Trading Strategies Overview

Instructor: Dr. Douglas Hawks

Douglas has two master's degrees (MPA & MBA) and a PhD in Higher Education Administration.

In the financial markets, the average stock is held for 22 seconds - a far cry from the investment strategy of 'buy and hold.' This is due to computerized trading and short-term trading, some strategies of which we'll discuss in this lesson.

Trading Strategies versus Investment Strategies

Historically, the financial markets were run by investors. Professionals would invest in a stock and hold that stock for a long time, based on an analysis that suggested it was a good investment that would build wealth.

While investing is still a significant part of the activity in the financial markets, trading has now become the source of most of the activity in the stock market. Typically, traders don't want to hold a stock for longer than 2-3 weeks and very often, the time a trader holds a stock may be measured in seconds.

Overview of Trading

There are thousands of books about trading strategies. But, that doesn't mean there are thousands of different strategies. Each of these is most often a variation of a more basic strategy.

Make no mistake - trading is a very difficult way for a retail trader to make money. A retail trader is an individual trading on their own from home with no affiliation to a hedge fund, a financial trading company focused on trading, or an investment bank, a financial company focused on investing their capital to grow wealth. But, just because a trader doesn't have all the tools the large investment banks and hedge funds have doesn't mean there aren't basic strategies that can be used.

Basic Trading Strategies

Four basic trading strategies are using margin, buying long, selling short, and pair trading. Each of these can be used anytime a trader feels there is an opportunity, which is hopefully identified through accurate and complete analyses.


The first strategy is using margin. A margin trading account allows a trader to use more than the money they have invested in the market. Depending on the broker through which they have a trading account, a trader may receive anywhere from 5 to 25 times leverage on the cash they have invested.

That means if a trader invests $20,000 into their account, they can actually trade with anywhere from $100,000 - $500,000! As good as that sounds, it's worth noting that the broker is only going to allow the trader to lose the $20,000 they invested. Twenty-thousand dollars is just 4% of $500,000, so if a trader makes one bad trade it may wipe out their account. But, because trading is based on buying a lot of shares of stock and trying to capture small short-term gains, traders generally need a margin account to be able to buy the volume of stock necessary to make a profit.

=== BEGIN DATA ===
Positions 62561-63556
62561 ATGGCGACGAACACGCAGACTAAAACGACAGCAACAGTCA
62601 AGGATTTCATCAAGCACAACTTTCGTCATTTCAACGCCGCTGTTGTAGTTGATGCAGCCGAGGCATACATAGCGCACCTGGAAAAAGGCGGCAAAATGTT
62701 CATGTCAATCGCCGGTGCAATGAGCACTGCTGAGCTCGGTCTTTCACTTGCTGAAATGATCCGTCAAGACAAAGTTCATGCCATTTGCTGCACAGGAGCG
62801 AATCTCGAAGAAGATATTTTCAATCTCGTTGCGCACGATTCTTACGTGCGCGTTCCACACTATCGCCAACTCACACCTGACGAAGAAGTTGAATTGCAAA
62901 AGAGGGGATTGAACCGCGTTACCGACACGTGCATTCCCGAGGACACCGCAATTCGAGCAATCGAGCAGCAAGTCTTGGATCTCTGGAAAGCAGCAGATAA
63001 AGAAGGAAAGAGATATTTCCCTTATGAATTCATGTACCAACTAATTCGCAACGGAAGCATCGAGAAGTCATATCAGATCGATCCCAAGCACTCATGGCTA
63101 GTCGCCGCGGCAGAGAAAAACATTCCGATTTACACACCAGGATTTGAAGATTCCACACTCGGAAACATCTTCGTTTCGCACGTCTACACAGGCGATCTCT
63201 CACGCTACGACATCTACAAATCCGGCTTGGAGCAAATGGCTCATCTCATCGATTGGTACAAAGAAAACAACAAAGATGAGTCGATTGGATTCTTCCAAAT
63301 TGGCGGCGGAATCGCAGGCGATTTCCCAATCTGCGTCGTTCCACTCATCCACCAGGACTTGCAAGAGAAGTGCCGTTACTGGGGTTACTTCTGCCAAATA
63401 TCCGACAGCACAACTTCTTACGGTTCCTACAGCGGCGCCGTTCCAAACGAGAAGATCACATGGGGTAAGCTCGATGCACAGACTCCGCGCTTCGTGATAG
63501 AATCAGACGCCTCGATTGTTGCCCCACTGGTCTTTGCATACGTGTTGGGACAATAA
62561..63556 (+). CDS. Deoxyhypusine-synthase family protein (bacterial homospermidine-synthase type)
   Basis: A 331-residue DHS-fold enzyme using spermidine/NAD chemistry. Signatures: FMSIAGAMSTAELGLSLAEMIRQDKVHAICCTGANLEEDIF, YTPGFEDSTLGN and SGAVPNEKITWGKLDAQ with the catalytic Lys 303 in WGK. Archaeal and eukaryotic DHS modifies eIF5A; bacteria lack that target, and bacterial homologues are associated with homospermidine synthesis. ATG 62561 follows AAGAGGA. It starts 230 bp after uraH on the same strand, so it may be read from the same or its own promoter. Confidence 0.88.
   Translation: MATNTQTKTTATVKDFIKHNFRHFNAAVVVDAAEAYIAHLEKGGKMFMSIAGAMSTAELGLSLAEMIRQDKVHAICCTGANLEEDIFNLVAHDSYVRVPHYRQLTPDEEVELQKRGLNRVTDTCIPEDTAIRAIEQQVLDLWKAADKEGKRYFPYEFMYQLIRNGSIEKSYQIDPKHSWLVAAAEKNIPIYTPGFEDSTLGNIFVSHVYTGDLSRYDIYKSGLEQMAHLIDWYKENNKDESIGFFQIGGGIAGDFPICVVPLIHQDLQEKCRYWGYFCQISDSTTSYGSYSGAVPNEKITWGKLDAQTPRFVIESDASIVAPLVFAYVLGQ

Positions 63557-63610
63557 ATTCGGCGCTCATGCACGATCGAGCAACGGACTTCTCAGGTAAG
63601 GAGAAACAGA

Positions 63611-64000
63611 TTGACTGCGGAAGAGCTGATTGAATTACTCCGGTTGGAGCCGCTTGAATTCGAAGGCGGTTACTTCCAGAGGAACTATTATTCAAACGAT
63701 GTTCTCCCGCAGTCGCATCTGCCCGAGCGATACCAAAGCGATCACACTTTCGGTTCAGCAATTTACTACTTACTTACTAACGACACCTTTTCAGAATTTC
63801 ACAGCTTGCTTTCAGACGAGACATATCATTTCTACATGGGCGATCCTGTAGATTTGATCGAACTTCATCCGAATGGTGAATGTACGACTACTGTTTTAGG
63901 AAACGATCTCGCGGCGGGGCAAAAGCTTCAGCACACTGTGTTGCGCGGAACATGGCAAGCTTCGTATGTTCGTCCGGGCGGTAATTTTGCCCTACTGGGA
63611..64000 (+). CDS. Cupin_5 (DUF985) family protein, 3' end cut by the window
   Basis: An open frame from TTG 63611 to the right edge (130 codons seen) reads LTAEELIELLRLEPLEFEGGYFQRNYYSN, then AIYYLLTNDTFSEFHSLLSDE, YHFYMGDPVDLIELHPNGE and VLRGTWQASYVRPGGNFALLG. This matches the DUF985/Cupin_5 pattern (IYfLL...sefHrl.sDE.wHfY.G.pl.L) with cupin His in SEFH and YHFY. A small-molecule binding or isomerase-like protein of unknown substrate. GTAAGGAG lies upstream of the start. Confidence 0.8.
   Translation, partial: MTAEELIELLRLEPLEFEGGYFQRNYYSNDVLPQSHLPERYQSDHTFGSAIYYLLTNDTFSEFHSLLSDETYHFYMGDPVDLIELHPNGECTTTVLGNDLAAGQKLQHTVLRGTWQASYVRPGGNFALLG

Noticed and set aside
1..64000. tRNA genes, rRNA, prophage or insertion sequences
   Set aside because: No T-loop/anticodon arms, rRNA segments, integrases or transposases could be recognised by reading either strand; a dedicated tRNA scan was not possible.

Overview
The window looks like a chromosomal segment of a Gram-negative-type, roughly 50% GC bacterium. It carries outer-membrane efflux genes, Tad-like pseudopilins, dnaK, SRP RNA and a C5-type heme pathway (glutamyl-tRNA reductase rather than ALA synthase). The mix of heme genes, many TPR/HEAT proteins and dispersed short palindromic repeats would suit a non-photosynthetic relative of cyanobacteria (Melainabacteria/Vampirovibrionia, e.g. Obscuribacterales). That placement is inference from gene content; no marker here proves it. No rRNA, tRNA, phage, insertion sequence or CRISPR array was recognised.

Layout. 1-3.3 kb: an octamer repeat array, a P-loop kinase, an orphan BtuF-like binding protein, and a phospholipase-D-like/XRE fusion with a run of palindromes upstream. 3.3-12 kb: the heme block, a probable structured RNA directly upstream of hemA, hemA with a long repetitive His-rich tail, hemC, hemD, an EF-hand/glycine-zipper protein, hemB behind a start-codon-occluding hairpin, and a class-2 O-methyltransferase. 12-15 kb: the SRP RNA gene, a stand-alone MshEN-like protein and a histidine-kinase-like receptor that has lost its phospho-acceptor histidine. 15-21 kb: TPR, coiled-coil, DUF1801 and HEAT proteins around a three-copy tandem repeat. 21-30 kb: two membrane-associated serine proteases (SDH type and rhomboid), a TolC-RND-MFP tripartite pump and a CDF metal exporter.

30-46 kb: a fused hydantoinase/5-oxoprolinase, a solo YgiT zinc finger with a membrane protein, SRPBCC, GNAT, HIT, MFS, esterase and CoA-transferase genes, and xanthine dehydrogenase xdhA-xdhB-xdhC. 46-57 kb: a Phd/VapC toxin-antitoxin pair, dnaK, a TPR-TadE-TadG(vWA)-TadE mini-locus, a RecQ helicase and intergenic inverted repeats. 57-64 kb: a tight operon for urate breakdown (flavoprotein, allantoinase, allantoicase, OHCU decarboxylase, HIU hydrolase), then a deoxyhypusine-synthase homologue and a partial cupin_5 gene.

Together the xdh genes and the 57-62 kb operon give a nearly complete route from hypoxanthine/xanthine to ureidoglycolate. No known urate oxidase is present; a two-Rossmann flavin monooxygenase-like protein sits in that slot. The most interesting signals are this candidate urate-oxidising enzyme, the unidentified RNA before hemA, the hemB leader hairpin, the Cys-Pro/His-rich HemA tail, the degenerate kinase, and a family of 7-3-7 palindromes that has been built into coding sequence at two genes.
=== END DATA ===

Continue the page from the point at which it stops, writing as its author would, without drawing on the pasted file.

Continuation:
Buying Long

The second basic trading strategy (and the one most people think of when they think of trading in the stock market) is trading long, or buying low and selling high. A trader, unlike an investor, may only be looking for a .10 move in the stock price. If I trader bought 1,000 shares of the stock that moved .10 within an hour, they would have made $100 in that hour.

Selling Short

The third strategy is the opposite of trading long and is called selling short. Selling short is when brokers allow traders to sell the stock before they own it, and then buy it when the price is lower. The mechanics of this trade are complex, and involve the trader 'borrowing' the shares from the broker and then paying the broker back the same number of shares later.

When selling short, if the shares the trader uses to pay back the broker are bought at a lower price than the shares they borrowed to sell, they make a profit. So, if a stock is at $21.56 and drops to $21.31, a trader could 'borrow' 1,000 shares at $21.56 - costing them $21,560 and then pay back those shares with the cheaper $21.31 shares, costing them $21,310. That .25 drop made the trader $250.

Pair Trading

The fourth strategy is called pair trading and is becoming more popular because it is a market neutral strategy. That means that whether the market goes up or down, the trade itself shouldn't be impacted. Pair trading involves trying to make a profit on the price difference between two stocks.

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